Bad movies are one thing, but there’s a more potent disappointment reserved for ones that coulda been contenders.
Director-writer Leigh Whannell’s reboot of “The Invisible Man” squanders a juicy and topical premise: That this version of H.G. Wells’ classic is fueled by toxic masculinity. The idea of combining creature-feature invisibility with domestic-abuse gaslighting — playing with someone’s reality to make them think they’re going insane — is inspired.
This middling horror film, regrettably, is not.
We meet Elisabeth Moss’ Cecilia as she’s fleeing a minimalist mansion in the middle of the night, her partner Adrian (Oliver Jackson-Cohen) fast asleep. The crashing waves outside the seaside house reflect her gut-churning anxiety — the movie’s bass-heavy sound design is its best feature, especially if you catch it in IMAX.
The skittish Cecilia finds refuge at the home of a friend (Aldis Hodge) who also happens to be a cop, although she only gives him a few scant details about her cruel ex, a renowned tech-optics developer. When she’s told that Adrian’s killed himself, instead of relief, Cecilia begins to feel a creeping sense of dread. What could it be?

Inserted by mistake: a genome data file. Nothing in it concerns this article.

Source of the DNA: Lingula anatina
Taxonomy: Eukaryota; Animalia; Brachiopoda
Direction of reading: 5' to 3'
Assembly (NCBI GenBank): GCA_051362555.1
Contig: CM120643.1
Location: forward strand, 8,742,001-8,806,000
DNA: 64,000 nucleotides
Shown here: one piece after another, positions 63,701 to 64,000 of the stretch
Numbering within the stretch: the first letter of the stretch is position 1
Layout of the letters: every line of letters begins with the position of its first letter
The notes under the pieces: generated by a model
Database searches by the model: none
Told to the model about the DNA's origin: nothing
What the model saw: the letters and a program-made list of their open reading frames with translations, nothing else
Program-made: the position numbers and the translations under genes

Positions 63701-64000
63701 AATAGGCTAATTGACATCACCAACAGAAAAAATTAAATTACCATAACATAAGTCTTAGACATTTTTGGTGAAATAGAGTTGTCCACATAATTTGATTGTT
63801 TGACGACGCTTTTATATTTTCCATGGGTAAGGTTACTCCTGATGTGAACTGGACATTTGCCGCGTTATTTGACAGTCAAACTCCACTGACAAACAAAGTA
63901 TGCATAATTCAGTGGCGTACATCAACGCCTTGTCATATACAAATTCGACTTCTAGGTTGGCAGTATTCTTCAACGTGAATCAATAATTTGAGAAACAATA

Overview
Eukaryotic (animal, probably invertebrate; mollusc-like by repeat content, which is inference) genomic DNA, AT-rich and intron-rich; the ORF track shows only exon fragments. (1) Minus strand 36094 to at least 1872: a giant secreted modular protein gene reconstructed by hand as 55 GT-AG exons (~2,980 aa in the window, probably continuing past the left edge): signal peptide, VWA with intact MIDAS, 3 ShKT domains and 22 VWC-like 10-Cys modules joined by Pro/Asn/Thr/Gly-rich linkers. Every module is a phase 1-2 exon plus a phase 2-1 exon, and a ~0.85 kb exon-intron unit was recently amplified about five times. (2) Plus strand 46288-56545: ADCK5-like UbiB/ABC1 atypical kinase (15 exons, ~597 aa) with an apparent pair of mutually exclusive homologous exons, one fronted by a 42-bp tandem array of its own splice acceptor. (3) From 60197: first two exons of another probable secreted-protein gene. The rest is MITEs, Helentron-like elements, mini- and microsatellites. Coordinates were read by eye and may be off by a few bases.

Well, we know the title, so none of what happens next comes as a huge surprise. She’s being stalked by someone she — and we — can’t see. Problematically, we also know next to nothing about this person. He’s not only invisible, he’s a total enigma, which makes him substantially less interesting as a villain. Rather than allowing us a flashback or two, Whannell (“Upgrade”) barrels straight into the action, which quickly escalates from prank-like antics to brutal violence.
Moss gives it her all as Cecilia’s world is torn apart by the unseen force, which primarily tortures her by making her loved ones — especially her sister (Harriet Dyer) — think she’s unhinged. Her portrayal of a woman desperate for anyone to believe she’s being hunted by her ex is a powerful, realistic performance inside a movie mostly interested in gotcha scares (a couple of which are, to be fair, memorably jarring). Whannell is frustratingly blithe about the power of the metaphor. He gives Cecilia brief lines about Adrian’s past controlling behavior, but mostly treats her character like any generic horror-flick Woman in Peril.
This “Invisible Man” is also riddled with dumb character decisions, thudding dialogue and inexplicable details, like the powers its baddie suddenly develops. The element of surprise doesn’t, I’m pretty sure, confer superhero traits, and yet this Invisible Man is somehow an unstoppable, uber-athletically agile force.
This is one screenplay that needed, well, a little more vision.
Source: Read Full Article